Niagara Falls’ “Tourist District” just received another blow with the closing of Third Street’s 24 Below Art Gallery and Cafe’ last week.
Described by an Oct. 2016 article in the Niagara Gazette as a “haven for local artists,” the gallery actually doubled as a community center, hosting drum circles, book club meetings, business mixers and the popular annual “Dance of the Fireflies” fest. Visitors enjoyed gourmet dishes prepared fresh daily at the lunch counter, and also got to enjoy the smoothies, panini’s and desserts made in the cafe.
“We are transitioning our business into event production only without a brick & mortar store,” commented Andrea Galyn, who ran 24 Below with her wife Tina. “We are going to be part of a brand new collaboration with several other arts administrators in our region… As our three year lease is up, we decided it was time for a transition. There are a couple of different interested parties in our gallery space so stay tuned for more exciting news on Third Street!” she added on an upbeat note.
Back in 2005, USA Niagara and the city of Niagara Falls jointly spent $3.7 million on streetscape and other infrastructure “improvements” to Third Street, such as “replacement of the water mains, reduction in the size of traffic lanes to allow for widened sidewalks, the planting of trees along the promenade to drive foot traffic, the identification of gateways to the area, and the installation of special markers, new lighting and street furniture.”
“The goal of the Third Street Business District,” stated USA Niagara, the local subsidiary of state economic development agency Empire State Development, “is to create a vibrant, pedestrian-friendly neighborhood, with commercial, retail and residential development elements that will service several market segments and ultimately result in capturing more of the tourist visitation to downtown Niagara Falls.”
That was twelve years ago, and it’s abundantly clear that the Third Street experiment has turned out to be a costly and misguided failure.
The main reason why that is, is that the eight to nine million tourists who visit Niagara Falls every year almost exclusively stick to the Niagara Falls State Park, where their every need is attended to.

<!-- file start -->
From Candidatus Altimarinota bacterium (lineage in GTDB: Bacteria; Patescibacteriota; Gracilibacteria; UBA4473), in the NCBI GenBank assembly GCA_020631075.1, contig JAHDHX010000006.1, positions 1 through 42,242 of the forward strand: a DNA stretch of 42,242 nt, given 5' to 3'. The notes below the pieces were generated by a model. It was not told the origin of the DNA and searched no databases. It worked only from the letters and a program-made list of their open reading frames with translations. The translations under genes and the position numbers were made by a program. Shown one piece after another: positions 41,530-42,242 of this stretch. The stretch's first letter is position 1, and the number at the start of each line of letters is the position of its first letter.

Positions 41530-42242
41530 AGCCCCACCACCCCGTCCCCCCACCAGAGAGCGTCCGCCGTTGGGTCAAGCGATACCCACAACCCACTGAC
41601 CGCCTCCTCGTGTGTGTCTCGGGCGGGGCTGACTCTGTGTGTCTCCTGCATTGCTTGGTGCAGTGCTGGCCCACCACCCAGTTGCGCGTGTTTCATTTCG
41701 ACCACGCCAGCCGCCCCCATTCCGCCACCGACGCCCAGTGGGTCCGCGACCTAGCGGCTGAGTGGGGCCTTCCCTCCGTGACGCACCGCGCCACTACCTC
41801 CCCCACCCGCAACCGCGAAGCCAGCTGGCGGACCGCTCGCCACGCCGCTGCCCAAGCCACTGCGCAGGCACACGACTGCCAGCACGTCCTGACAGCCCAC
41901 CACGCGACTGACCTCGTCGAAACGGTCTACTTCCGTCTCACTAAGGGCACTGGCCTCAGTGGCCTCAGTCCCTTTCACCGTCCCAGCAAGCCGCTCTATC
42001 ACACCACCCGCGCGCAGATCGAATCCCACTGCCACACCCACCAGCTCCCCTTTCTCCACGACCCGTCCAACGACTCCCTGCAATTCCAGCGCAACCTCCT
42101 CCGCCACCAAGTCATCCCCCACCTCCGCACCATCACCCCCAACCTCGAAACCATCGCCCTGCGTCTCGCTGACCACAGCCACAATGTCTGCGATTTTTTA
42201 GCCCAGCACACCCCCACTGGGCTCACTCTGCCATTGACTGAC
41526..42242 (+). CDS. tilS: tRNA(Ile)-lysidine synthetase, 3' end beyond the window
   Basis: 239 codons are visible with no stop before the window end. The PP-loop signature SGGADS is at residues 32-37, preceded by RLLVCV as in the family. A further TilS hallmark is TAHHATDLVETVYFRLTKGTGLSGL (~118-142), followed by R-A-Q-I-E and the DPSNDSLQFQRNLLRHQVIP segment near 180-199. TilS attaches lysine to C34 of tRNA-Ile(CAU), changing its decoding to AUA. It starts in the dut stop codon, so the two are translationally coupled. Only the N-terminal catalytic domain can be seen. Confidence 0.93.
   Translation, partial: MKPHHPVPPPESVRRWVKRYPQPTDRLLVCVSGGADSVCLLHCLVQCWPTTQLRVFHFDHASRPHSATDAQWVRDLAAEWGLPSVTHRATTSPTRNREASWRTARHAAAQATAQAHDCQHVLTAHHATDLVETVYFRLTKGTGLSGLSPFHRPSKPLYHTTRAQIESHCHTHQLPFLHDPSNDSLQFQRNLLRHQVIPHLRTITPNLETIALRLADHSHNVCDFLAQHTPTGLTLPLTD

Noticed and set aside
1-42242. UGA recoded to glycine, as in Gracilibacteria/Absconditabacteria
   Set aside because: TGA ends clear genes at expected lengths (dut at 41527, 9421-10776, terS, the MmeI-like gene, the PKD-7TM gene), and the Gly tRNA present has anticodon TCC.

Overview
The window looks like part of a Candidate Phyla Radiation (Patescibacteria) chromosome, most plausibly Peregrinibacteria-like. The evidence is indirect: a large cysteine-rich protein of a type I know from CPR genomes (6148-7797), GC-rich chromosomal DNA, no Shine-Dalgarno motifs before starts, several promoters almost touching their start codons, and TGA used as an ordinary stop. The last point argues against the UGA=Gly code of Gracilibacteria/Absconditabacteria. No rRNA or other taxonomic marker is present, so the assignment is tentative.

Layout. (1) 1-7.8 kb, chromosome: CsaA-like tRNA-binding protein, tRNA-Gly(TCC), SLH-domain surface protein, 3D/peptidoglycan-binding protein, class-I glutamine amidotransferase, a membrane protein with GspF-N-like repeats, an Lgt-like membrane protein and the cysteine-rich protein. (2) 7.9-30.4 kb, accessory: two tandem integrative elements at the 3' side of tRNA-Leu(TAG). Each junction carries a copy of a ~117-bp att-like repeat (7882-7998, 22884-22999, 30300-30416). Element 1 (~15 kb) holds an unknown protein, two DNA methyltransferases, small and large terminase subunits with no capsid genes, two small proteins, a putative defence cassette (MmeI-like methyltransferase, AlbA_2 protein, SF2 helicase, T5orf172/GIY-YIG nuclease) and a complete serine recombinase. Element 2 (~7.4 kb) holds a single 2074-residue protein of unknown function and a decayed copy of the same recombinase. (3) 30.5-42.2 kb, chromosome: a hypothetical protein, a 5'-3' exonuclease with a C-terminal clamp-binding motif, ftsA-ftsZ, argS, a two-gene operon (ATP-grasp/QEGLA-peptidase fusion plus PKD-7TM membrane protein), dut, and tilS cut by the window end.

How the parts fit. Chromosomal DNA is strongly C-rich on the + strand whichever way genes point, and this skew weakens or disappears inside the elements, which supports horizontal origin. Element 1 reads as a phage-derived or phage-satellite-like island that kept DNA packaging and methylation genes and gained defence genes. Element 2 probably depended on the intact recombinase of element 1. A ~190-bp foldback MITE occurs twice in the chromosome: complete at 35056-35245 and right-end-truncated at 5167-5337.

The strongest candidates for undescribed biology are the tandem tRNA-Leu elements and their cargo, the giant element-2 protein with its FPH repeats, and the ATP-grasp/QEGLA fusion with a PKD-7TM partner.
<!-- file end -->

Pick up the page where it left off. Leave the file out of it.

Food Service in the park is rendered tourists by Buffalo-based, multinational food conglomerate Delaware North, which provides everything from burgers and ice cream at food stands to formal dining and banquets at Top of the Falls restaurant. Delaware North also sells gifts and souvenirs at two locations in the former Olmsted preserve. A third shop is operated by Maid of the Mist. In combination with 1,500 parking spaces in the park, it’s obvious why the Third Street tourist district has been a bust. There’s no need for tourists to traverse several blocks and then a sprawling Niagara Street to access the woebegone promenade.
It also hasn’t helped Third Street’s fortunes that the local tourist promotion outfit, Destination Niagara USA (formerly the Niagara Tourism and Convention Corporation, or NTCC), concentrates the bulk of its activities huckstering the seven Discovery Pass attractions, all of which (except the Aquarium), such as Cave of the Winds, the trolley and the Maid are within the park, all but guaranteeing the majority of tourists spend their time and money there instead of Third Street or anywhere else downtown.
Now that casino revenue has ceased, Destination Niagara USA will be 100% funded by bed taxes derived from hotels in the city. Imagine that. The city of Niagara Falls paying to advertise attractions in the Albany-owned and operated state park. No wonder the city is broke, and Third Street languishes.
“Head to Niagara Falls State Park and soak up the cascading Falls under the glow of brilliant autumn foliage,” Destination Niagara USA trumpeted in an email sent out just this week. “Or, see even more vibrant colors in the grand display of the Falls nightly illumination. Then, take the adventure inside with a shopping excursion at the Fashion Outlets of Niagara Falls USA,” which, of course, is located outside the city, far removed from downtown.
For a city with the highest rates of unemployment, and violent and property crime, and near highest rates of taxation and poverty in the entire state, the Third Street so-called Tourist District is a perfect refutation of the government’s “if you build it, they will come” approach to economic development here in the Falls.